Q: How do you improve situations where BU managers or others posture alignment for digital platforms to upper management but are not really invested?
J: Visibility, visibility, visibility!
“So many questions, so little time!” This series of posts is based on the questions I had no time to answer after my MITSloan Management Review Webinar in July 2018: Don’t Let Politics Back Your Digital Initiatives. I suggest you first check out the slides I used in order to understand the context for the questions in this series. Or you can listen to the webinar ($).
This is where “walk the talk” comes into play. The situation you describe sounds like a stalemate to me. Only the CEO or top person can effectively break it. Preferably that will happen through persuasion, setting an example, and visibly leading the organization forward. (see MIT engagement article)
The CEO or top person must:
- Clearly articulate the value of the digital program,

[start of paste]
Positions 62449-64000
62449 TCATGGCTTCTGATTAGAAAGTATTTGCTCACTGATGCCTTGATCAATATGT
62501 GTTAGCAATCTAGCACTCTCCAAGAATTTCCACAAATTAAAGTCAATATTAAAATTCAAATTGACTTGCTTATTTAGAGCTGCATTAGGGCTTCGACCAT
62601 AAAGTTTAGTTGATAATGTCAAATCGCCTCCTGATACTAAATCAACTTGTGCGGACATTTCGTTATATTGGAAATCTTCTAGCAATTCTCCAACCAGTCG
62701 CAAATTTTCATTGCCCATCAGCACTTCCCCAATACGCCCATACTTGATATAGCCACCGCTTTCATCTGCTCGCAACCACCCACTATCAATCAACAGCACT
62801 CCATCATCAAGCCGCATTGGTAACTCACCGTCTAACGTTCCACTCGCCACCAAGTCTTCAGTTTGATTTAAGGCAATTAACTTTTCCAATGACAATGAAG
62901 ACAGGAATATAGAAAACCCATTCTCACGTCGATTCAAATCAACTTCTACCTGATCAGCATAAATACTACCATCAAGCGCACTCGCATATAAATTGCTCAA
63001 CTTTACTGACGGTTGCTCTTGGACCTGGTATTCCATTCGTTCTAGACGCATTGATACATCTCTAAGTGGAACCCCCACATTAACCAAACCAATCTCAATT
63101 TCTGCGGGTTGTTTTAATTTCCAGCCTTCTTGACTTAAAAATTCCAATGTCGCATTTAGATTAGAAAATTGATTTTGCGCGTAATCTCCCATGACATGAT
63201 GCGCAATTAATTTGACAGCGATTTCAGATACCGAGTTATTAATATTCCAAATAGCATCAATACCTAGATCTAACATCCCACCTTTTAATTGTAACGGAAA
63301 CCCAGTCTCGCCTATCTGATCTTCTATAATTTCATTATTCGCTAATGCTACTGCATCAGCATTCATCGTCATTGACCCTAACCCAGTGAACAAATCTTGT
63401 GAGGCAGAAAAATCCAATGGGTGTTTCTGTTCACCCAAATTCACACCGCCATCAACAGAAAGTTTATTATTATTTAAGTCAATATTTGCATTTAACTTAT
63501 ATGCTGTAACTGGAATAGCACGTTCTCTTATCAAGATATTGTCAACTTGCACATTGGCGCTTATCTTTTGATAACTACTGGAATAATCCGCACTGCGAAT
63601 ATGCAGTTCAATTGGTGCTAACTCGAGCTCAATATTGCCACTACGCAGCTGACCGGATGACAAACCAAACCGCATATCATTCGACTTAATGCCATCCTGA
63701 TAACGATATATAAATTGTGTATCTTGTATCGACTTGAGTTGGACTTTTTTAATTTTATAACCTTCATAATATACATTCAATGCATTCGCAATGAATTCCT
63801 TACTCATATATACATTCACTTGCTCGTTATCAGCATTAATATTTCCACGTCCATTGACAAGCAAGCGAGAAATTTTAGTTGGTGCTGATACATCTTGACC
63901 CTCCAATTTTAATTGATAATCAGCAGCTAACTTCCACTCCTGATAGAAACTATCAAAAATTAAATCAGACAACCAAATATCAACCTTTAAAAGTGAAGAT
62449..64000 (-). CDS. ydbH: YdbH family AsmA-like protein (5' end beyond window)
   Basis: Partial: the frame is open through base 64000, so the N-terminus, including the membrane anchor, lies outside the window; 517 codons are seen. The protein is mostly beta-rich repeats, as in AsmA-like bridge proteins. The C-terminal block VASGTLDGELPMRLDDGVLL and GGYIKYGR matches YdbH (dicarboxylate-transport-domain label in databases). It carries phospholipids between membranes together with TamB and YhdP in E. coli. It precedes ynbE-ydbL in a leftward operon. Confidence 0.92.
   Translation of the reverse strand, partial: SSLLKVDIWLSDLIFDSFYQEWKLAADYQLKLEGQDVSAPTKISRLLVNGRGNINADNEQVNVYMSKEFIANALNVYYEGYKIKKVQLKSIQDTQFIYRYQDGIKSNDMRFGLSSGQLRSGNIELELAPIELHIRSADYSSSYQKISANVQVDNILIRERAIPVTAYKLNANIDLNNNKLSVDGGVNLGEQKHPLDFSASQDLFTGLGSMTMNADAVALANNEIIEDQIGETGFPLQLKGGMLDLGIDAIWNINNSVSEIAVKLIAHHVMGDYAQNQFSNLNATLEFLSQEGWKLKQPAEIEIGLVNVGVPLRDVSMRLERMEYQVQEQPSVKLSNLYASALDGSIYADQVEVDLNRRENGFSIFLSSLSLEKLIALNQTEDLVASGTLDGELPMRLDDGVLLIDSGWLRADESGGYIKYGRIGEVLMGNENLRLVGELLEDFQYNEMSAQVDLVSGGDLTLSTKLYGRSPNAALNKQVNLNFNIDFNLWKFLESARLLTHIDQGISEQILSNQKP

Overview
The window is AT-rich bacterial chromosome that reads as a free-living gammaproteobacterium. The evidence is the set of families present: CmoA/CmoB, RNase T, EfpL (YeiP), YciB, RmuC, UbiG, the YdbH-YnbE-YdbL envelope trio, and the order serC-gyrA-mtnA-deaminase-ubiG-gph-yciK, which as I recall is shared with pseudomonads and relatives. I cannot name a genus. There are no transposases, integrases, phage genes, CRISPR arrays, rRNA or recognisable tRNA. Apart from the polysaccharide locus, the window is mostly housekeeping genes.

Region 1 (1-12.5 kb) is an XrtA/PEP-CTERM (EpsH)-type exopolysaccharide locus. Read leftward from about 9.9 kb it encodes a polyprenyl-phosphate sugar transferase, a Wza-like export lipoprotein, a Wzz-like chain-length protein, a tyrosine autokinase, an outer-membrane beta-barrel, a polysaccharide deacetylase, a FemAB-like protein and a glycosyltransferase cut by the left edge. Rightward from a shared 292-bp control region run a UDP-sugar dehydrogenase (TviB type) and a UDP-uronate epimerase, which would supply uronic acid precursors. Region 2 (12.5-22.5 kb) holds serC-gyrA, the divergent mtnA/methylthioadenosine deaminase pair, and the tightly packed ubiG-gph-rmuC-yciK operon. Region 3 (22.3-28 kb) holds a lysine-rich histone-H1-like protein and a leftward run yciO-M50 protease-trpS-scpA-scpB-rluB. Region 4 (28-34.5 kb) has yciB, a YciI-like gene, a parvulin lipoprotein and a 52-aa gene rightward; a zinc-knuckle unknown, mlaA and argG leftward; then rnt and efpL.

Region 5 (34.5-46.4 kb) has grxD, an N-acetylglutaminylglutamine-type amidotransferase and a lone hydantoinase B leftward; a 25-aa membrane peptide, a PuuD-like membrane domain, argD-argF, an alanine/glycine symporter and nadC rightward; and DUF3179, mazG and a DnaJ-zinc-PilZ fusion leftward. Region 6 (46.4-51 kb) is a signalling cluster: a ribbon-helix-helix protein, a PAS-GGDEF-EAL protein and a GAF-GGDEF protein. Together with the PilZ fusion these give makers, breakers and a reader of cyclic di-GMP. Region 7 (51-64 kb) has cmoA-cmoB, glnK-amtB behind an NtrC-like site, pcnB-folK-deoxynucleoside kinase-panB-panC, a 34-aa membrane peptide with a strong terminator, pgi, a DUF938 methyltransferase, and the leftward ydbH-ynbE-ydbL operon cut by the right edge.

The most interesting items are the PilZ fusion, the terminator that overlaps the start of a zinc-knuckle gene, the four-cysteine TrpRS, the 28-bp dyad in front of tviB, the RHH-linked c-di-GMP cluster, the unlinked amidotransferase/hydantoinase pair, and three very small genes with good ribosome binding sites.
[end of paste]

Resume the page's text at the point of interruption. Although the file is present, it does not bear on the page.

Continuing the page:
- Show the value (s)he personally attributes to it through individual, personal behavior.
- Be visibly involved in the digital initiatives.
- Make digital progress reports a regular part of executive meetings.
This will create a sense of emulation, where the laggards will eventually feel uncomfortable because they have little to report. The most successful change factor based on my research is behavior of other people – both senior management and peers.
On the other hand, I’m wondering when you say they “posture alignement to upper management” but do not do anything concrete. It makes me wonder how involved your upper management really is.